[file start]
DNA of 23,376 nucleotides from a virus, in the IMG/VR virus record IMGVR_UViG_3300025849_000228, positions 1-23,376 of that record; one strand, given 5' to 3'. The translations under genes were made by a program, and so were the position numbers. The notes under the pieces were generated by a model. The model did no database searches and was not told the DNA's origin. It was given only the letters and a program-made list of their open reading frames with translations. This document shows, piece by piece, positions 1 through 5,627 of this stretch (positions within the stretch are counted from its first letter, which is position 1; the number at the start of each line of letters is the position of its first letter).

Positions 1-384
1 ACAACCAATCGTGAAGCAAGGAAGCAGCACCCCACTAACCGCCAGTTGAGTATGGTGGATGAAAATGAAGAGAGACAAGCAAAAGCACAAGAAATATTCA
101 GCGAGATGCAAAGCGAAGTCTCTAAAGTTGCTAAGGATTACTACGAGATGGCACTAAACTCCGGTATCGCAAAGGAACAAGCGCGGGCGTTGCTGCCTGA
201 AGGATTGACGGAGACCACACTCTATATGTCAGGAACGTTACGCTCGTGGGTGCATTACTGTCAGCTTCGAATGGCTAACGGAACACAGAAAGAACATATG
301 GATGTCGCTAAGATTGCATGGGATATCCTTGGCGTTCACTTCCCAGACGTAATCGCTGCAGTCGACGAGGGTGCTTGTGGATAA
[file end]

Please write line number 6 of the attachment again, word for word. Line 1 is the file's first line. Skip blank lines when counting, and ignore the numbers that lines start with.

301 GATGTCGCTAAGATTGCATGGGATATCCTTGGCGTTCACTTCCCAGACGTAATCGCTGCAGTCGACGAGGGTGCTTGTGGATAA